Secretary LaHood Praises Connecticut For Rail Project
April 26, 2010
Stopping short of a firm promise, U.S. Transportation Secretary Ray LaHood on Monday assured Connecticut that it stands a strong chance of landing a share of $2.5 billion in high-speed rail grants this year.
LaHood said the state has a realistic plan and could be one of the first in the nation to begin running new, 110-mph passenger trains under the Obama administration's ambitious rail initiative.
"This becomes an economic engine," LaHood said after riding an Amtrak train from New Haven to Hartford Monday morning, part of the line proposed for the New Haven-to-Springfield high-speed rail line. "You create opportunities for affordable housing, opportunities for business to take over abandoned warehouses and create jobs."
U.S. Sen. Christopher Dodd, Gov. M. Jodi Rell and U.S. Reps. John Larson, D-1st District, and Rosa DeLauro, D-3rd District, rode with LaHood aboard an Amtrak first-class conference car that had been added to the train for the occasion. The Connecticut representatives made their pitch for a significant piece of the $2.5 billion.
Connecticut wants federal aid to begin building an electrified, dual-track rail link from the shoreline to Springfield, part of a larger plan to link Boston, Montreal, New York and Washington by high-speed trains.
"We had a good run," Dodd said after the roughly 50-minute trip. "This is a terrific project. It really is about the economic growth and development of the whole region."
Rell predicted that if funding for the $800 million to $900 million project works out, high-speed trains could be running through central Connecticut by 2016.
LaHood said it would be among the first new high-speed systems in the nation. The only existing one is the Boston-to- Washington, D.C., Acela service along the shoreline.
The Obama administration has made modern, fast, intercity train service a priority, saying that rail links between key cities will bring jobs and economic development.
Dodd and Larson have spent the past year promoting the project as key to economic growth for New England. Both were stung last winter when LaHood's agency handed out $8 billion — the biggest investment in high-speed train service in U.S. history — but gave Connecticut just $40 million. Florida, California and Illinois received more than $1 billion.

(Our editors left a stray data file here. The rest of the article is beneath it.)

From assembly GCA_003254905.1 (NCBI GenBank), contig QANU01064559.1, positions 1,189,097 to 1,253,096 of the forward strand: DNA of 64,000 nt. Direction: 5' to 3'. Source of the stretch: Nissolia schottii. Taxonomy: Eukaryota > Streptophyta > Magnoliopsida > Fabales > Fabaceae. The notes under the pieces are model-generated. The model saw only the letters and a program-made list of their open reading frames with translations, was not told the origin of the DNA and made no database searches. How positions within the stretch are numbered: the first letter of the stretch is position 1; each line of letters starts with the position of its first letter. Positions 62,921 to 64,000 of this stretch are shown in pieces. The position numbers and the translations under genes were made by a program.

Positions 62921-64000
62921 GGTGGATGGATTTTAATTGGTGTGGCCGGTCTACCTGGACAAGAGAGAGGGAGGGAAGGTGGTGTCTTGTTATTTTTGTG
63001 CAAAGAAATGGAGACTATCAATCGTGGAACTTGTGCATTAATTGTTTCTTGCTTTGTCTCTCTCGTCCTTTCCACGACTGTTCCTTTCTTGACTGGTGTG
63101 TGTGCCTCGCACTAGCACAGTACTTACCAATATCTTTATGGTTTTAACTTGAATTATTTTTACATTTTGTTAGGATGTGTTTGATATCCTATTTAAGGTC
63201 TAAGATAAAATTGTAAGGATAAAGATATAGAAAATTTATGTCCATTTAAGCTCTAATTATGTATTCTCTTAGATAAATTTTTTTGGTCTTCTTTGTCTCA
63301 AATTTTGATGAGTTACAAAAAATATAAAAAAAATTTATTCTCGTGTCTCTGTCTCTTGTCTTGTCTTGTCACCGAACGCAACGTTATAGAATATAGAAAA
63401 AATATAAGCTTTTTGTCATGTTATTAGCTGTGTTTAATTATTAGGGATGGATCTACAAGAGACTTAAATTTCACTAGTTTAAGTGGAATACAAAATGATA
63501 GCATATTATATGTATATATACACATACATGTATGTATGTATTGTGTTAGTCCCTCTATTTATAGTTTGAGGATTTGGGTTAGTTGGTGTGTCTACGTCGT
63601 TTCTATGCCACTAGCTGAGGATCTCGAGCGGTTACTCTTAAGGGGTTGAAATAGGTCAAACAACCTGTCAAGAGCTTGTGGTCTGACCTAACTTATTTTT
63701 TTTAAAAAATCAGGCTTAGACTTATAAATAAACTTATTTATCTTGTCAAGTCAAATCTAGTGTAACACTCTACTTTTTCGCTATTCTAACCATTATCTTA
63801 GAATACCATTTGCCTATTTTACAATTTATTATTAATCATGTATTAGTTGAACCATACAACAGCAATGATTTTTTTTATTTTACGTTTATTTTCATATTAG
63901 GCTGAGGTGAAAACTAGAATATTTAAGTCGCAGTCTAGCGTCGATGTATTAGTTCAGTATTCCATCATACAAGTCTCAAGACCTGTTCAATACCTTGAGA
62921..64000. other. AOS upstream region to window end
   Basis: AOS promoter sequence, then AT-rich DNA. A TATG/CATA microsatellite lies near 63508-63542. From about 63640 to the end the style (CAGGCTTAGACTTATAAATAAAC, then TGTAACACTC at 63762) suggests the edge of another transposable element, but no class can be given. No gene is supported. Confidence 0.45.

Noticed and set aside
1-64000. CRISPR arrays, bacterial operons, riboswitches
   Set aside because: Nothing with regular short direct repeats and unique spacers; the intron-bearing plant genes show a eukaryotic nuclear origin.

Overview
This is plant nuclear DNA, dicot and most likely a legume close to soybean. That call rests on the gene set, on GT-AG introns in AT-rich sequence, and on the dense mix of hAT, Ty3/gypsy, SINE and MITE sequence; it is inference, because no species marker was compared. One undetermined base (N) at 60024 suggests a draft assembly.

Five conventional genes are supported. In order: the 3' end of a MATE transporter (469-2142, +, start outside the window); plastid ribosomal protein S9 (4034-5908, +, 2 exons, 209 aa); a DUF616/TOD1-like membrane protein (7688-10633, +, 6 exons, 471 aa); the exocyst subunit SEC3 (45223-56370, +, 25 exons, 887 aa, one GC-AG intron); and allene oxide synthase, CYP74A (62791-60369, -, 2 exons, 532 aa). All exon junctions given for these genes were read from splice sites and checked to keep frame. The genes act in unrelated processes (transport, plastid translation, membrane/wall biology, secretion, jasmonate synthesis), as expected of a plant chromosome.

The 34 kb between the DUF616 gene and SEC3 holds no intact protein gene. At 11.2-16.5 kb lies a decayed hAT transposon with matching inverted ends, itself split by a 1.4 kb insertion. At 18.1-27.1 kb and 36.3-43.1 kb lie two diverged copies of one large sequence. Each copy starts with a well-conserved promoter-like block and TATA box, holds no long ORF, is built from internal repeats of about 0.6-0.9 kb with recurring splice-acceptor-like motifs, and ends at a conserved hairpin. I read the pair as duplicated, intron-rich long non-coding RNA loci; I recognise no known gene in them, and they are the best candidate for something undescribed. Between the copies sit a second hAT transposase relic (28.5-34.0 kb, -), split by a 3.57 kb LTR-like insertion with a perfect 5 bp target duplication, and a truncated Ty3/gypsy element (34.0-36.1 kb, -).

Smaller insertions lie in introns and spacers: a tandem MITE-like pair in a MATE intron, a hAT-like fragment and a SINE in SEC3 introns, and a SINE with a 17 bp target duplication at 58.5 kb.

The Connecticut Department of Transportation had asked for just $41 million, and Dodd and Larson were troubled that the state wasn't more aggressive. Rell promised that the state will step up when it goes after a share of the $2.5 million this summer.
"We're committed to getting everything done that we need to get done. It's an aggressive schedule," Rell said. "I think we can meet that aggressive schedule."
State Transportation Commissioner Joseph Marie told reporters he'll ask for more than $40 million this time — but wouldn't be specific.
"We're not prepared to say that right now. We're going to make a responsible ask," he said at the Capitol. "This time around we will focus on the low-hanging fruit, get the double-tracking done and so forth. I don't want to get into what our overall strategy is."
Part of building the high-speed system will mean restoring the second set of tracks between New Haven and Springfield that Amtrak ripped out more than 20 years ago.
Developing the New Haven-to-Springfield link in a New England high-speed rail network will give Connecticut the infrastructure to start a Metro North-style commuter train service along the corridor, and Marie emphasized that the state will have to put up money for that. Rell said Connecticut is prepared to do that.
Larson said getting both systems operating is vital to the region.
"This is the largest 'knowledge corridor' in the country — we have more colleges and universities along this corridor than any place in America," Larson said.
LaHood predicted that Connecticut will end up with high-speed rail, saying, "When a state has its act together, it's going to do well. Connecticut has its act together.
"The $40 million will be spent wisely, and there'll be more money to follow once we receive their plans."
Reprinted with permission of the Hartford Courant.
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